Lactose Intolerance vs. Milk Allergy?
A food intolerance is different than a food allergy. It can be confusing, but it helps to know what’s what in order to healthfully navigate food choices. When it comes to milk, here’s the difference:
Lactose Intolerance (LI) refers to the body’s physical response to the sugar found in milk. While its symptoms can be really uncomfortable, there are no lasting, harmful consequences. Here’s the quick 411 on how dairy digestion works:
- Lactose is the simple sugar found in milk, comprised of two sugar molecules – glucose and galactose.
- In the intestine, the enzyme lactase breaks lactose into its component sugar molecules for complete digestion and absorption.
- As people age, the amount of lactase in the body slowly declines, a term called lactase non-persistence.
- Without enough lactase, the undigested sugar moves further along the intestinal tract into the colon, where bacteria break it down. This process is called lactose maldigestion since the milk sugar is not digested in the proper part of the intestine by the enzyme lactase.
- If the byproducts of bacterial digestion cause physical symptoms (individual reactions can be different), such as gastrointestinal distress, the consequence is lactose intolerance. Many people have maldigestion without physical symptoms.
A Milk Allergy:
An allergy to milk is a different beast all together. When someone suffers a cow’s milk allergy, the body actually mounts an immune response to one or more of the proteins found in milk – reactions to b-lactoglobulin, casein, a-lactalbumin, and bovine serum albumin are the most common. As is the case with all food allergies, the reasons why the body treats these benign proteins as foreign invaders is unclear. Milk allergy is most common in infants and young children – approximately 2.5% of children experience this in the first three years of life. Most of these children – about 80% – outgrow the allergy and can tolerate milk by age 4.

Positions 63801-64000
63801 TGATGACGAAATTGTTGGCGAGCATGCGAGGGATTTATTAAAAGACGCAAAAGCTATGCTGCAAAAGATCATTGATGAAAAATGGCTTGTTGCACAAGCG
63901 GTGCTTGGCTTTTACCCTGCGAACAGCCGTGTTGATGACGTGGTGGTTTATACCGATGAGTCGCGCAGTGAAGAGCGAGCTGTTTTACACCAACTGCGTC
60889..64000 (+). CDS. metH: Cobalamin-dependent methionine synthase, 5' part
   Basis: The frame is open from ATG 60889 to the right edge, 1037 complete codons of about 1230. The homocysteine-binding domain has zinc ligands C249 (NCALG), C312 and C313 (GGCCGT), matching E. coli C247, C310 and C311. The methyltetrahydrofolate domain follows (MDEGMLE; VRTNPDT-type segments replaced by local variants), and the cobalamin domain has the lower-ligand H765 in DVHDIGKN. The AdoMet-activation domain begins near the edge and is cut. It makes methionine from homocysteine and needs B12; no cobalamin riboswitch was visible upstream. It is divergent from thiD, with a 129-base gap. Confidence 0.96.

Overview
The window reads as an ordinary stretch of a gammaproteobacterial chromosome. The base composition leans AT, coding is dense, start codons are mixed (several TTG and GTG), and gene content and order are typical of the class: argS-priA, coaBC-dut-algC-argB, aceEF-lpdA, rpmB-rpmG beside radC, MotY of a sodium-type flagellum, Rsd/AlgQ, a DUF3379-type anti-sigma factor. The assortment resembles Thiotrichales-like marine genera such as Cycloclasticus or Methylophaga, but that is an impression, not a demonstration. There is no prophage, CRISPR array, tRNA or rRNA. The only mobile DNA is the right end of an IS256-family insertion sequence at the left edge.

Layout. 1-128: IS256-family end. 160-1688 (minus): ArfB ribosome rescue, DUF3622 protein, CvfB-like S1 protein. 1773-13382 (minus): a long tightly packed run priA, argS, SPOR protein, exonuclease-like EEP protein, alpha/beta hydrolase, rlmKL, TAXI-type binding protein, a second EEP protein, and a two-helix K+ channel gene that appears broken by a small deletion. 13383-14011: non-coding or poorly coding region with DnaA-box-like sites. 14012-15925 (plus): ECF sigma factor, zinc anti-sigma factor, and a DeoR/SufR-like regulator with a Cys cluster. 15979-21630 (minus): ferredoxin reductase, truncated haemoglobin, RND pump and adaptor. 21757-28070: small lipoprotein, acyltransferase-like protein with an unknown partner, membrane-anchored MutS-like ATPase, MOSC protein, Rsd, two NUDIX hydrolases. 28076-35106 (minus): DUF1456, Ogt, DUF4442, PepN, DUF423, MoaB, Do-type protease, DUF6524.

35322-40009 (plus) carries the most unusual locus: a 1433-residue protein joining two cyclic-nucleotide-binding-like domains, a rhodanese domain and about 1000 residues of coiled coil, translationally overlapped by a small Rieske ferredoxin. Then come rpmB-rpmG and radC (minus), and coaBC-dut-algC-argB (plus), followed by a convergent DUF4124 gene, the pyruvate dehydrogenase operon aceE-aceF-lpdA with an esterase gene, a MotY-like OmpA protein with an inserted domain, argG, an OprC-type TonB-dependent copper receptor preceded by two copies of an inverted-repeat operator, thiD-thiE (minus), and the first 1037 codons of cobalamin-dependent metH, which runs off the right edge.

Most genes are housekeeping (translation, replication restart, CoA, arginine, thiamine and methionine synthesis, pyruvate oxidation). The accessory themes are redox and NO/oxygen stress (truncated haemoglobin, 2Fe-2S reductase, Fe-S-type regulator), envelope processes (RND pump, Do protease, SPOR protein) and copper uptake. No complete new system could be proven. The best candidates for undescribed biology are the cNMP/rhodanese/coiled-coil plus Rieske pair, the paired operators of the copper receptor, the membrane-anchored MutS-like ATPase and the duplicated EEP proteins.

Symptoms associated with milk allergy vary from individual to individual but can include hives, wheezing or vomiting and in severe cases, anaphylaxis. In some people, symptoms can be similar to those associated with lactose intolerance – loose stool, diarrhea, or abdominal cramping.
For those with a milk protein allergy, the solution is avoidance.
So to recap:
Lactose intolerance refers to the body’s inability to digest the sugar found in milk. Those with LI can still enjoy dairy, by opting for lactose-free milk products or by choosing dairy foods that are naturally low in lactose or lactose-free like aged, natural cheeses, and fermented dairy products like yogurt and kefir.
When the immune system gets involved, the body has an allergic reaction to one or more of the proteins found in milk. It is likely that most children with the condition will outgrow it, but while symptoms persist, avoidance is the solution.
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